Reserve Bank of India (RBI) Deputy Governor Michael Patra on Thursday said financial inclusion results in better monetary policy transmission.
“Financial inclusion is found to improve the transmission of interest rate-based monetary policy impulses in two ways,” he said.
“First, the financially excluded would typically prefer ‘inside the pillow’ savings and for this, cash is the preferred instrument. As inclusion increases, their preference shifts from cash to interest-bearing bank deposits and other financial assets,” Patra said while speaking at an event organised at Indian Institute of Management (IIM), Ahmedabad.
Consequently, the interest sensitivity of financial savings in the economy goes up, he said. In view of compositional changes due to interest-bearing deposits replacing currency in people’s portfolios, the interest rate sensitivity of money balances also goes up. “Second, financial inclusion is expected to expand the access to bank credit, which is interest sensitive and affected by changes in the policy rate,” he said.
Interest rate sensitivity of money balances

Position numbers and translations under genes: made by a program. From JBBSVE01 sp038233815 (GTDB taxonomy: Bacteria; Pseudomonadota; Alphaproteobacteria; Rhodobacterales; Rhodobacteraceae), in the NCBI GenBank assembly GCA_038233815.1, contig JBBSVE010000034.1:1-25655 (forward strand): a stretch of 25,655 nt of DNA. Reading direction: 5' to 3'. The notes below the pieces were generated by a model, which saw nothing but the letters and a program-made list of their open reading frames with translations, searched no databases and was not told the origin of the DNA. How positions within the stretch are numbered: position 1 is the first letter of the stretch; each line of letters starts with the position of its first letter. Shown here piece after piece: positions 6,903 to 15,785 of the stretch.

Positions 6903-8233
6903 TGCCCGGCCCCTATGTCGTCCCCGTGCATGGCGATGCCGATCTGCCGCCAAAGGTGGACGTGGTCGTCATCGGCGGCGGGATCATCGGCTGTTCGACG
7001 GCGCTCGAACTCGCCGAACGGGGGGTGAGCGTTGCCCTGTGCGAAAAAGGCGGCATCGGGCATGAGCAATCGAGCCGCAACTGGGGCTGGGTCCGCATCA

In view of compositional changes due to interest-bearing deposits replacing currency in people’s portfolios, the interest rate sensitivity of money balances also goes up. The RBI moved away from regulating interest rates in the 1990s. This was followed by guideline-based loan pricing norms — prime lending rates; base rates; marginal cost of funds-based lending rates.
“All in all, financial inclusion enhances the potency of interest-rate based monetary policy by causing an increasing number of people to become responsive to interest rate cycles,” Patra said. In turn, this prompts appropriate smoothing behaviour. There is also some evidence to suggest that as interest rate sensitivity of the population increases, central banks need to move interest rates by less to achieve their objectives, he said.
“In India, the growing involvement of people in the monetary policy process has led to more democratic approaches to interest rate setting,” he said. The RBI moved away from regulating interest rates during the 1990s. This was followed by guideline-based loan pricing norms – prime lending rates; base rates; marginal cost of funds-based lending rates.
“The goal is transparency, customer protection and awareness, and being as market-based as feasible, all of which are intended to foster inclusiveness. Across these regimes, transmission of policy rate changes to both deposit and lending rates has improved,” Patra said. “The process has come full circle with the external benchmark-based lending rates — applied first to retail loans and credit to micro and small units — under which transmission is even fuller.”